HARRISBURG, Pa. (AP) — Pennsylvania's House of Representatives on Wednesday cast a strong, if symbolic, vote in favor of widening the scope of professional evaluations for tens of thousands of teachers and principals across the state.
By a 199-0 tally, representatives approved a compromise amendment to the bill sponsored by Rep. Ryan Aument that balanced many lawmakers' desire to overhaul the system against concerns over how much weight should be given to students' achievement and the best way to measure it.
Republican Gov. Tom Corbett has targeted the overhaul of the teacher evaluation system as one of his top legislative priorities.
Aument's bill would replace the present evaluation system, which is based entirely on classroom observations by superiors. The proposed new hybrid system would rely on those observations for only half of an educator's rating. The other half would be based on a 16 different measures of student achievement, including standardized test scores, but also classroom activities, quiz scores and school projects.
A final vote on the amended bill could come as early as Thursday.
Aument, R-Lancaster, hailed the compromise as "ground breaking legislation" that is similar to laws in effect in 23 other states and the District of Columbia.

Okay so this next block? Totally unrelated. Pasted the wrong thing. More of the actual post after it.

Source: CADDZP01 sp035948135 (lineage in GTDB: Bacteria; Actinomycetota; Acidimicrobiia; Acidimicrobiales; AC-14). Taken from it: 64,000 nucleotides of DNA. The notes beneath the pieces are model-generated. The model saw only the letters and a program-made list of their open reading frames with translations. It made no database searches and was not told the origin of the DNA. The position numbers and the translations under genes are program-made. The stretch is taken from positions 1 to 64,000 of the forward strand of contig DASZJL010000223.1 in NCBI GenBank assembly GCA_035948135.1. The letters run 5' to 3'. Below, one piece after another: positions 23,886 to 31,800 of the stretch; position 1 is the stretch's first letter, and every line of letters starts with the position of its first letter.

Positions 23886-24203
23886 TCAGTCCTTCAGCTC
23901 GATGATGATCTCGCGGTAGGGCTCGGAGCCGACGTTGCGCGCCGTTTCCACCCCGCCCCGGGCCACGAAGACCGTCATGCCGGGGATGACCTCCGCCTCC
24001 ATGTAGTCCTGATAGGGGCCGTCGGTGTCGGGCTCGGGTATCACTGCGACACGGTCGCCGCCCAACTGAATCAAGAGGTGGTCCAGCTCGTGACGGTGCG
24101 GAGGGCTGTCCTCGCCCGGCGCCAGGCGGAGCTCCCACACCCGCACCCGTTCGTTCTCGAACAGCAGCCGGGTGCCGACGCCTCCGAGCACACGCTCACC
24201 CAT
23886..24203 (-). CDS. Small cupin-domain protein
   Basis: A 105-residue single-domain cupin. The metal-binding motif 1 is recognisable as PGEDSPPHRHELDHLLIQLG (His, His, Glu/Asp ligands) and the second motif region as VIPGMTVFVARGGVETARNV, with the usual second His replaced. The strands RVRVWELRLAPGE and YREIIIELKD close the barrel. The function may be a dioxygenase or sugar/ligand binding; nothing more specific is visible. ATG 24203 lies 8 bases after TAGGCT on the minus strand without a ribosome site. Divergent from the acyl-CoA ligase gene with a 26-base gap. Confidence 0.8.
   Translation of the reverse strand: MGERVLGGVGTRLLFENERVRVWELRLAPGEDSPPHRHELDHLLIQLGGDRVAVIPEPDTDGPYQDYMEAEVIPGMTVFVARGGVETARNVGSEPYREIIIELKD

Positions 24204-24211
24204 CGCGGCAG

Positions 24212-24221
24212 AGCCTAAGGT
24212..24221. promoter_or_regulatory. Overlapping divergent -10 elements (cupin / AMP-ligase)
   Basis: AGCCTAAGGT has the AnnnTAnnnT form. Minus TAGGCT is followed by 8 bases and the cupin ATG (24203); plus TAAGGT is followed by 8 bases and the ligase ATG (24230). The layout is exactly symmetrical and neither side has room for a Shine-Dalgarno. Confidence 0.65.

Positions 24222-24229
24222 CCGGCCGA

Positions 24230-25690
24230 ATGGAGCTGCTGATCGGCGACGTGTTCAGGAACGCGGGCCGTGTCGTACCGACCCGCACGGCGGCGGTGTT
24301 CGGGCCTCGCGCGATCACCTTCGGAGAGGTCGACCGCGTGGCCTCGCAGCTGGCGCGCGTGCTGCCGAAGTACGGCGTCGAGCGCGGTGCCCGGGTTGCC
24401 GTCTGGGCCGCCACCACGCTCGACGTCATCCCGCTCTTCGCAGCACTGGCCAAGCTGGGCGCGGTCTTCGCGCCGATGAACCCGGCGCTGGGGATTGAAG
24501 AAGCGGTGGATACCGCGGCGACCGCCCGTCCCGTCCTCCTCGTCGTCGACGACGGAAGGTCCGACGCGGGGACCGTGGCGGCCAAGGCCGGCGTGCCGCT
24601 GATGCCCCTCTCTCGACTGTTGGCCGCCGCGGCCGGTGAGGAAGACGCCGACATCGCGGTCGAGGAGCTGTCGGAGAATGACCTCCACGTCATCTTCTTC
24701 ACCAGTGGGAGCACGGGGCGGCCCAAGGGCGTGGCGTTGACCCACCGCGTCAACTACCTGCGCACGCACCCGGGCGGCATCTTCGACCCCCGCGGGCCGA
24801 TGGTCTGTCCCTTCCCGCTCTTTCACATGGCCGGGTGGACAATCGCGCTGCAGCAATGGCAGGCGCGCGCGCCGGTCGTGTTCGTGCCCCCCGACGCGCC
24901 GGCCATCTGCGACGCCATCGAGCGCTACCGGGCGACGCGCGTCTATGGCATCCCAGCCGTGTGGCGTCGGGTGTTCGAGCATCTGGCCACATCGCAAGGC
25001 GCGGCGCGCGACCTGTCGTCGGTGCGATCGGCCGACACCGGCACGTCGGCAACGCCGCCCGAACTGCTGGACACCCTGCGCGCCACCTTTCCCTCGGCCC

Corbett spokesman Kevin Harley cited the 99 percent of the present evaluations that are "satisfactory" as evidence that they are ineffective. He applauded the inclusion of standardized tests as a measure of student achievement.
"Real clear measurements that people in the private sector and every other industry have to use will rightly be applied to teachers and administrators," Harley said.
In a brief floor discussion, Rep. Mike Sturla said failing grades for children do not necessarily mean their teachers are failures. He questioned what conclusion could be drawn if 99 percent of the educators get passing grades in the proposed new system.
"What is the new benchmark? We don't know what it is," said Sturla, D-Lancaster.
The proposed new evaluations, which are being tested in an ongoing pilot project that involves more than 100 school districts, would apply not only to teachers and principals in public schools but to teachers in the intermediate units, career and technical schools and charter and cyber-charter schools, according to the Pennsylvania State Education Association.
The PSEA, the state's largest teacher union, supported the compromise amendment because it provides a mixture of student achievement measurements and includes collective-bargaining protections for educators.
"Educators are not afraid of having our performance evaluated," said PSEA President Mike Crossey. "We just want to be certain that our evaluations are based on the wide variety of factors that go into teaching our students. This proposal achieves most of those goals."Tags: